—Peter Bonenfant, Fairport

So it will cost the taxpayers $163 million, so how can it be called tuition-free? Guess what, I already paid for my two kids’ college educations and they also took out loans to have skin in the game. There are no free lunches—ever. I paid for my dependents. Free this, free that—sick of it. Maybe get to the source, “colleges,” to reduce cost. Maybe the money could be better served for our veterans housing, medical, job training as they already served U.S. I am so sick of free but it raises my tax. Time to get out of NYS.
—David Topian, Westminster Real Estate Advisors

The man has lost touch with reality! He is pretty free with taxpayer money. What ever happened to the value of an education and teaching students that it is worth working for? What is Cuomo teaching … how to get another handout. Another loser in office.
—Mark Williams

I think it’s a great idea! In fact, we should transfer all current Jr. and Sr. high school students directly to SUNY colleges asap. At $6,400 a year we would save almost $14,000 per student, since the average cost of a year of K-12 public education now is close to $20,000. And most first year SUNY students spend at least a semester or maybe two doing remedial classes anyway! I wonder if we could get SUNY to run all of our schools for that price?
—George Thomas, Ogden

Instead of paying for college, regardless of the outcome, a program should be created that would motivate students to graduate and become employed in-state. Perhaps instead of paying tuition upfront a program could forgive student loans over several post-graduation years, as long as the recipient remained employed (and thus contributing to the tax base) in New York State.
—Maggie Symington

I support the program but I look for a companion program to keep the young people in the state of New York working to enhance New York’s economy and keep New York’s innovation moving forward.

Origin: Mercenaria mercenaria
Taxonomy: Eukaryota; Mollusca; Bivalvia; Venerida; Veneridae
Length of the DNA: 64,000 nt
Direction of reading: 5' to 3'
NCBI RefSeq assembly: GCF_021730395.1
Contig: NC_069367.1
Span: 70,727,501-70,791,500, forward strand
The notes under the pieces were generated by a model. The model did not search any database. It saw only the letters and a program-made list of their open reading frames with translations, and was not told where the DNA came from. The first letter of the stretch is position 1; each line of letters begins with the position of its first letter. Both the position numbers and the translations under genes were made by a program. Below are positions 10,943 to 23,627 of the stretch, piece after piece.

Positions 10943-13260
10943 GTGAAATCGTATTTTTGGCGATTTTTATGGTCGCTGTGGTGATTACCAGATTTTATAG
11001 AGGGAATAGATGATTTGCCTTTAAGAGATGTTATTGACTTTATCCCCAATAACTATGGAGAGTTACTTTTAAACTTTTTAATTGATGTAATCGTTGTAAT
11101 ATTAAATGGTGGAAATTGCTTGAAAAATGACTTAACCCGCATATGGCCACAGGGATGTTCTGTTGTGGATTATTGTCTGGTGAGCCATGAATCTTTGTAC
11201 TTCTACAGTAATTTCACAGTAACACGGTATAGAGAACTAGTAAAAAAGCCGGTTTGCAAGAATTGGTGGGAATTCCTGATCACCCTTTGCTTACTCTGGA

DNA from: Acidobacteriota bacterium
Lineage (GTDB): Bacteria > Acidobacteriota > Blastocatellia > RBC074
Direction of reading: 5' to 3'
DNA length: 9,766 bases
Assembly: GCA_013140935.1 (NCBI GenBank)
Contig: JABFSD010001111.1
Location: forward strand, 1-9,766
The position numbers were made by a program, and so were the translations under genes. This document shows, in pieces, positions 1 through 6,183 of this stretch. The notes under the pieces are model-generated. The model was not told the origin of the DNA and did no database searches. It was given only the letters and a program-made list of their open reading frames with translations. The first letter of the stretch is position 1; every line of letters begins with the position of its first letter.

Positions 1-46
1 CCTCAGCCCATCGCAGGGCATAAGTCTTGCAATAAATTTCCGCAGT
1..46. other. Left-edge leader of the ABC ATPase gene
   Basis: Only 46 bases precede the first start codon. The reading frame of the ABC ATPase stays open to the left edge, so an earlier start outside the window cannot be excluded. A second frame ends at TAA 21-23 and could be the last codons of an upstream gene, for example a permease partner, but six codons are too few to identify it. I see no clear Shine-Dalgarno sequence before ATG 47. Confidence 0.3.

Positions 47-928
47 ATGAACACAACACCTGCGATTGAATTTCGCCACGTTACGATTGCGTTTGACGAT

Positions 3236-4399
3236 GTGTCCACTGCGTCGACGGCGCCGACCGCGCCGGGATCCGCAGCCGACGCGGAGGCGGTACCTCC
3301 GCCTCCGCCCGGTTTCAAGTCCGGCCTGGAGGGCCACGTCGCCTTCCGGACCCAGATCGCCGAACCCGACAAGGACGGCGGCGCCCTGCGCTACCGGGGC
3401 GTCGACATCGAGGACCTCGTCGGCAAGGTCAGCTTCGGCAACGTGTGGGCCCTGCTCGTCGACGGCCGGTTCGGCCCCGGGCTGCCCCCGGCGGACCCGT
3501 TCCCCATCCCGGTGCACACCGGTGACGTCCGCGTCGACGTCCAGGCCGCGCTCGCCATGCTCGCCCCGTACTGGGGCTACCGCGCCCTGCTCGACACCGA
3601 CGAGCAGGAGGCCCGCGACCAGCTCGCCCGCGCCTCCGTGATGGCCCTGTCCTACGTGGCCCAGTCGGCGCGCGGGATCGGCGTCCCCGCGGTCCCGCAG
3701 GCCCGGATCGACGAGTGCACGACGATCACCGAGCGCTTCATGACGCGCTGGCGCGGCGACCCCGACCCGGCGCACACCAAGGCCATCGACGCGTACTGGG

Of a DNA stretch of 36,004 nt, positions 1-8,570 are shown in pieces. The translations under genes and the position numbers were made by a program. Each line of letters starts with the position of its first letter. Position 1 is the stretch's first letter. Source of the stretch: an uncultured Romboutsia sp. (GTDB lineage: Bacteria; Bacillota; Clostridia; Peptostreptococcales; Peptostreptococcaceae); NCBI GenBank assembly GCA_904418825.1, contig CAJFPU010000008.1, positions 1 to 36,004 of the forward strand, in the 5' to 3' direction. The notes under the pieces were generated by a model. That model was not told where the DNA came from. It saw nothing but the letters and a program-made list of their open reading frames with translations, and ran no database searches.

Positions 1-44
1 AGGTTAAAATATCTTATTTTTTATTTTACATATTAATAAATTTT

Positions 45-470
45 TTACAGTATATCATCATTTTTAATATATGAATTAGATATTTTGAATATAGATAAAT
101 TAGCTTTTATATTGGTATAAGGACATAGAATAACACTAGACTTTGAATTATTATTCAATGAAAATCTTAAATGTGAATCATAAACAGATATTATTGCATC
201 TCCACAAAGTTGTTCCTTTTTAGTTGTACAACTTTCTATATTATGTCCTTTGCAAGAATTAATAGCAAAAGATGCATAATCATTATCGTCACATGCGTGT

—Wayne Donner Rush

It makes no sense at all, particularly the upper limit of $125,000. Sounds like just another frantic attempt by the Democrats to buy votes.
—Hal Gaffiin, Fairport

The only way this is getting paid for is by the taxes that I/we pay, and we pay more than enough taxes and surcharges in New York. I will take my retirement to another state that is tax-friendly. New York’s population is shrinking and they wonder why. I love New York but hate the taxes.
—Tom Sweeney

In a state with (likely) the highest overall taxes per capita, where does this free money for tuition come from? And for the student that avails themselves of such a generous government hand-out, what prevents them from leaving NYS with their newly earned degree to build a life in a more tax-friendly state? Wouldn’t this money be better served fixing our crumbling bridges and roads to start with, and maybe even pay down debt? Though well-intentioned liberal programs like the ESP never provide the results sought, they do provide a convenient plank to a platform for a future presidential run by our ambitious governor.
—Paul Hohensee, Webster

State universities are great and this helps working- and middle-class people (the poor not so much as they already have the benefit). If this is a first step, then great. Let’s not forget room, board and fees are a burden for all people making under $125K.
—Brian Kane

There is no reason for this. As stated, SUNY (tuition) is among the lowest in the nation. There are plenty of financial aid alternatives. Giving something for free makes the recipients value it at just what it cost them. It will put a lot of pressure on private institutions. By the way, socialist countries all have free tuition at their state-run universities.
—Jim Cronin

Good grief, this governor makes even a drunken sailor look frugal.
—Steve Wichtowski, Honeoye